If you are a leader at any level, if you want to run your team effectively and increase your collective performance, you must learn how to instigate dissent in a selective manner and embrace organizational conflict, in order to unearth the energies needed among your people to solve your most difficult challenges.

In other words, you must learn how to fight correctly the right fights – because IF you fight them wrong, you can do a lot of damage to your organization.

Disagreement can be extremely good - not for its own sake - but for the truths which it unearths.

Most businesses suppress conflict because managers don’t know how to deal with it effectively.

The ingredients that destroy good productive fights are formality, an unconscious search for harmony, and the wrong kind of respect for the boss.

Formality is like cancer to good decision-making.

Harmony is the antonym of conflict.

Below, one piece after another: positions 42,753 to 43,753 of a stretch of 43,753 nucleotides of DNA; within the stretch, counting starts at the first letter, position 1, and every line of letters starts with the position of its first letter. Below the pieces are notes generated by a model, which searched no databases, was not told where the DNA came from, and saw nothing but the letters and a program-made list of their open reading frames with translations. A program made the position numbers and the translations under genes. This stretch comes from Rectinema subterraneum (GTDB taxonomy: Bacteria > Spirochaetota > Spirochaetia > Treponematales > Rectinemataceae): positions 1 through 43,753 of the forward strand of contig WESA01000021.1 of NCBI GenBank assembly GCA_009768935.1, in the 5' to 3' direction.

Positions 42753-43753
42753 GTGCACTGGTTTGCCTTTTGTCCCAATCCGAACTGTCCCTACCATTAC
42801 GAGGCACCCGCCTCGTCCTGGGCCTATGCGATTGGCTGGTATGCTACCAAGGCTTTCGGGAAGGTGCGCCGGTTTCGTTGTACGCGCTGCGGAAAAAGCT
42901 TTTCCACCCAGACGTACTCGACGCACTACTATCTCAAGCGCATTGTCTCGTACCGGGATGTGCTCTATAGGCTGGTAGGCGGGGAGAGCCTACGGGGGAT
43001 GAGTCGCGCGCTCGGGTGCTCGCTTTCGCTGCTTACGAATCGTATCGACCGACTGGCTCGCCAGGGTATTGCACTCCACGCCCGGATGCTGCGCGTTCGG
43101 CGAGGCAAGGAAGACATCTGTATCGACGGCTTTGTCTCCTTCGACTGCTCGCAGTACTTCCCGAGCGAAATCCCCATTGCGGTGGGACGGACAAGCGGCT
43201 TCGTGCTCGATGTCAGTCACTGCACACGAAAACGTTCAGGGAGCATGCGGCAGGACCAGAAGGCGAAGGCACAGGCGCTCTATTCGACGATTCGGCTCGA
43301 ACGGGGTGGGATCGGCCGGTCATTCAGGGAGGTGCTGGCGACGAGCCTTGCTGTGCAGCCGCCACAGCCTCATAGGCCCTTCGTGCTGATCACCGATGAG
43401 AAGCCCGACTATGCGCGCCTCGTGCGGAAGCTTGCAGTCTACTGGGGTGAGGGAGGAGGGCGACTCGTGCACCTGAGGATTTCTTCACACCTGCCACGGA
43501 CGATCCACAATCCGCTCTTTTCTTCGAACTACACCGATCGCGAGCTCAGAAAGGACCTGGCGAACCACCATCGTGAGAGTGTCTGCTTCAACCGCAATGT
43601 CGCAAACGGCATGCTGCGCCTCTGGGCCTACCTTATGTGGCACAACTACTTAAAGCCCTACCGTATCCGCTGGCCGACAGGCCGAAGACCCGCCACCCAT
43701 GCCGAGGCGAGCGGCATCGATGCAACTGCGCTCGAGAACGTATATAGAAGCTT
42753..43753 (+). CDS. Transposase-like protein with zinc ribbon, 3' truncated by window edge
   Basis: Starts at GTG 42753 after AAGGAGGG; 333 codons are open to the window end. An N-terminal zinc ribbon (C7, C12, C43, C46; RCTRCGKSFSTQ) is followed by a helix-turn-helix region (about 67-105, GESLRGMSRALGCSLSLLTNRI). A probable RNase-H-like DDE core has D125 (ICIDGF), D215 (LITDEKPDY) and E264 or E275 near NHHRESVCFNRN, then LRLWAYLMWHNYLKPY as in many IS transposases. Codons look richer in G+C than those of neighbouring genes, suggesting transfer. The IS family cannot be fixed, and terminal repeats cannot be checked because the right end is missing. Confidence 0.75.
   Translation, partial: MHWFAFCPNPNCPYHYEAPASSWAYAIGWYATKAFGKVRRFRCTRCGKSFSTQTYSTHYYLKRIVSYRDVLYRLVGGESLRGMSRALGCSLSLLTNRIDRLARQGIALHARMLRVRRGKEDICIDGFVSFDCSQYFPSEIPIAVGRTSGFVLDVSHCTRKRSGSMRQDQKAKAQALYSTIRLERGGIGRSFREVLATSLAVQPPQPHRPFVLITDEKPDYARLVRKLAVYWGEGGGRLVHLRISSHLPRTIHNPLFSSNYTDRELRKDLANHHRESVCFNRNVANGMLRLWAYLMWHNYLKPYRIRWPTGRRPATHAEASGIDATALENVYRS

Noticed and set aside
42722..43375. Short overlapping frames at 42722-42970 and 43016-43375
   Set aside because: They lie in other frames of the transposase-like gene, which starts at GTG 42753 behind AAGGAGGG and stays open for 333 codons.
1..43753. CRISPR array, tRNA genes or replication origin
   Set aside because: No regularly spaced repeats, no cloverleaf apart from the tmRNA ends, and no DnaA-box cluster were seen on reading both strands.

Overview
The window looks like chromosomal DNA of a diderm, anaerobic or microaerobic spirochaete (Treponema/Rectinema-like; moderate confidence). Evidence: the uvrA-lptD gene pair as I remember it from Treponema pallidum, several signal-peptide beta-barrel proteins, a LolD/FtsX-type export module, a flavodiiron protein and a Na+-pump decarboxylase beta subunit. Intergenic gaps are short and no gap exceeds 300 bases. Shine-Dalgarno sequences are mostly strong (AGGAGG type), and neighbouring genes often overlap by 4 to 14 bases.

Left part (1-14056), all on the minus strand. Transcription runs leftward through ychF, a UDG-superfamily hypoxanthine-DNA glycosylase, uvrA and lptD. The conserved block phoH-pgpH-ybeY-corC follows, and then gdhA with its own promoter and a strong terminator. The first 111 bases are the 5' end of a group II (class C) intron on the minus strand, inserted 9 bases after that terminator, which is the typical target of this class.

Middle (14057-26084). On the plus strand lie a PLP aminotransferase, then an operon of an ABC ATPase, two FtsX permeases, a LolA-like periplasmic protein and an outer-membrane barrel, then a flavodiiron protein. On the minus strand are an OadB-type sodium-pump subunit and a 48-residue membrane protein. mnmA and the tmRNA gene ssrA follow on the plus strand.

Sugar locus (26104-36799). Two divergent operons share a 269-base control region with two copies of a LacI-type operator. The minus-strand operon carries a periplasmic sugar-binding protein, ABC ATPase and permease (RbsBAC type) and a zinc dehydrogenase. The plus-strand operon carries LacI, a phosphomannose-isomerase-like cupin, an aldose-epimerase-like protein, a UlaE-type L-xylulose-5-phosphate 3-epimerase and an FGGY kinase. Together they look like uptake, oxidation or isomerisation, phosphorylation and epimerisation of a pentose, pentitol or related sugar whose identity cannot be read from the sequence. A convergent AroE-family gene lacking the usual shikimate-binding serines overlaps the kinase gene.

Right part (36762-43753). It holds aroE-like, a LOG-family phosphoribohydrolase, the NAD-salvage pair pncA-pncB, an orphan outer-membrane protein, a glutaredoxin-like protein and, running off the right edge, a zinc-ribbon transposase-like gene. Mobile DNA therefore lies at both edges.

And respect for the boss has nothing to do with not agreeing with her.

On the contrary, the main ingredient in healthy productive conflict is being able to differentiate between cognitive conflict (ideological) and affective conflict (personal).

Cognitive ideological conflict lives in the world of ideas, concepts, and perspectives - which is the wealth of knowledge and experience that every team member brings to the table (facilitated by the team leader).

Affective personal conflict lives in the interpersonal world - which has nothing to do with effective problem solving and great decision-making (if it is true that the team leader must intensify the flames of conflict, it is also true that the leader must make sure that the conflict never becomes personal).

Pick a good fight, do it with dexterity, and produce big results.

Comments? Ideas? Feedback? I'd love to here from you - just reply to this e-zine and tell me what you would like future e-zines to be about - I'm listening.

Feel free to re-send this e-zine to your boss, to your employees, to your colleagues, etc.

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See you next month!
Jose Luis Romero - Publisher
March 2, 2010. Copyright: All rights reserved
Skills2Lead Ezine is published on the first Tuesday of every month

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